Green Bay Packers defense breaks from the script, slows Bears down to spark comeback
GREEN BAY – Weather the storm. It was the mantra of the Green Bay Packers' defense, at least early on Sunday evening as they took on a new-look Chicago Bears offense at Lambeau Field. They knew the ship would get rocked by new Bears head coach and play-caller Matt Nagy, formations and plays they’ve never seen leaving them holding tight.
Weather the storm.
To win — let alone allow for Aaron Rodgers to come back from 20 points down — they had to keep the ship upright.
For 15 plays, the Packers’ new-look defense under Mike Pettine absorbed it all. Jordan Howard barreled through the line of scrimmage. Tarik Cohen left Packers defenders looking like toddlers on a frozen pond. Mitch Trubisky stood tall and delivered the ball with accuracy and confidence.
For 15 plays, the Bears nearly capsized the Packers.
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Those first plays, scripted throughout the week of practice by disciples of the West Coast offense like Nagy, totaled 140 yards of offense.
“Expect all the tricky stuff, all the motions, all the shifts in the first 15 plays,” Packers defensive tackle Kenny Clark said.
There was the 10-play, 86-yard drive that encompassed 6 minutes, 2 seconds and ended with Trubisky in the end zone while two Packers collided in the backfield.
Trubisky then directed a 9-play, 60-yard drive that ended in a Cody Parkey field goal and a 10-0 Bears lead.
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“Obviously first 15 is always difficult,” Packers outside linebacker Clay Matthews said. “A lot of unscouted looks, especially with a new coordinator. You know, a new team, really. They gave us a few things that I don’t think we anticipated. Not to say we weren’t ready or anything like that, it’s just that’s what you get when you play a new team, new coordinator and all that. A lot of college-style protections, slide. Made it difficult for the guys on the edge to really get involved. With all the misdirection and screens and this and that — whatever you want to call it — obviously they were able to march down the field.”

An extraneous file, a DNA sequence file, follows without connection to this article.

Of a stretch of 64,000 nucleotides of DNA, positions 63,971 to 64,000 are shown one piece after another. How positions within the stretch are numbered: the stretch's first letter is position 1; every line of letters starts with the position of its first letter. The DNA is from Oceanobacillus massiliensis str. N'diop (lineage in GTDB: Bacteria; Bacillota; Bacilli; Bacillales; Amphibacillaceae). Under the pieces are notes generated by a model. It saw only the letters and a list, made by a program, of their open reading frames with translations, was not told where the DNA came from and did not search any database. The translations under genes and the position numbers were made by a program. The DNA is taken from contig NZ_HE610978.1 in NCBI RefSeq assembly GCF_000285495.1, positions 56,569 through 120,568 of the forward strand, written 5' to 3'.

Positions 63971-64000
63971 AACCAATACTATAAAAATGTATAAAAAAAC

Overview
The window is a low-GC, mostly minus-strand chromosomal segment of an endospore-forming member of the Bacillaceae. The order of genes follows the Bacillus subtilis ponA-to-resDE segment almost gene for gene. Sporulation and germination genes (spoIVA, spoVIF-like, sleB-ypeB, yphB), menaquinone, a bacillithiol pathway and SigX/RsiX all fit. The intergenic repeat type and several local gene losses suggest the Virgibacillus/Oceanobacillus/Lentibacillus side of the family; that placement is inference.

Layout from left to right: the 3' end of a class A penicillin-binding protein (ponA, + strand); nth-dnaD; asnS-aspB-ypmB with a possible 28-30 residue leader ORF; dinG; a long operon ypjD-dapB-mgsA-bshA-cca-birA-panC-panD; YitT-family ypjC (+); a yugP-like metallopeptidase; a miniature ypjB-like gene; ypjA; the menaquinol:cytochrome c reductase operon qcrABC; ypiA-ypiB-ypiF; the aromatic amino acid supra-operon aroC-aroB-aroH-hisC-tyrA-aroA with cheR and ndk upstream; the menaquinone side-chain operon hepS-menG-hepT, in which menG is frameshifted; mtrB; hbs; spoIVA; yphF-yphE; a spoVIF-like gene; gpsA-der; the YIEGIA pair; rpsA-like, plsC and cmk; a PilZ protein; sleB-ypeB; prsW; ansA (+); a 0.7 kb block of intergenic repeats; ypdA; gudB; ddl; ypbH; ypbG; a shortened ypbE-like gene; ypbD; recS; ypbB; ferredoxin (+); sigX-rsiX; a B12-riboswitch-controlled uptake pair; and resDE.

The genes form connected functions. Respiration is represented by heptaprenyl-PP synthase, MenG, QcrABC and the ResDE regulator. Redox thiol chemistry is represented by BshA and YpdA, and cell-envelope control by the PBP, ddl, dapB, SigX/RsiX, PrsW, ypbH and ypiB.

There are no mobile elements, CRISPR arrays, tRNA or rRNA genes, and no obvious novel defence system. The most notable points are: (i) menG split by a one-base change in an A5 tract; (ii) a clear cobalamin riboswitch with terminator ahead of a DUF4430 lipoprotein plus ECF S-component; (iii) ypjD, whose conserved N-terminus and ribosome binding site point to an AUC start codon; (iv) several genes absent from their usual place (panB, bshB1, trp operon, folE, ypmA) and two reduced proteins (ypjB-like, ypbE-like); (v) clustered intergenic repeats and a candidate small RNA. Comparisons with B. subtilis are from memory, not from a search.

After the 15th Bears play — a 13-yard completion from Trubisky to Allen Robinson that drew a roughing penalty on Packers linebacker Nick Perry — an interesting thing happened.
Trubisky ended the drive with two consecutive incompletions, plays 16 and 17.
“It’s like man, they’re getting all these yards, but relax they only got 10 points, we score it’s a one possession game,” Packers cornerback Kevin King said. “Forget about what it sounds like or what it looks like — this is what it is. We’re still in this game. Everybody was kind of like, OK, c’mon, this is what’s in our reach. Then it’s like OK now, defense, we gotta step up.”
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The ship wasn’t only righted, it veered onto the course Pettine and his charges insisted they would take all week — dictating the game to the Bears, as opposed to vice versa.
The Bears’ final 51 plays of the evening, spanning three quarters, totaled just 154 more yards. They didn’t score another touchdown, settling for just two field goals.
The Bears went 3 for 4 on third down in those first 15 plays, just 4-for-13 the rest of the way.
“We expected a lot of man on third-and-short and they came out and played a bunch of zone,” Nagy said. “Credit to them for mixing it up. A lot of our calls were built for man. We had some risky calls that we just went with and we blew them and they just made plays that we didn’t. Just have to go back to the film, continue to learn and, like I said, it’s tough when we don’t have on-scout looks.
“We don’t know what they’re going to bring and you’ve just got to trust the play and hopefully our execution beats theirs. But, credit to them for coming up with those stops and we’ve just got to do better because those are big plays.”
Weather the storm.
“Once everything settled down,” Clark began, slapping a fist into an open palm. “It went perfect.”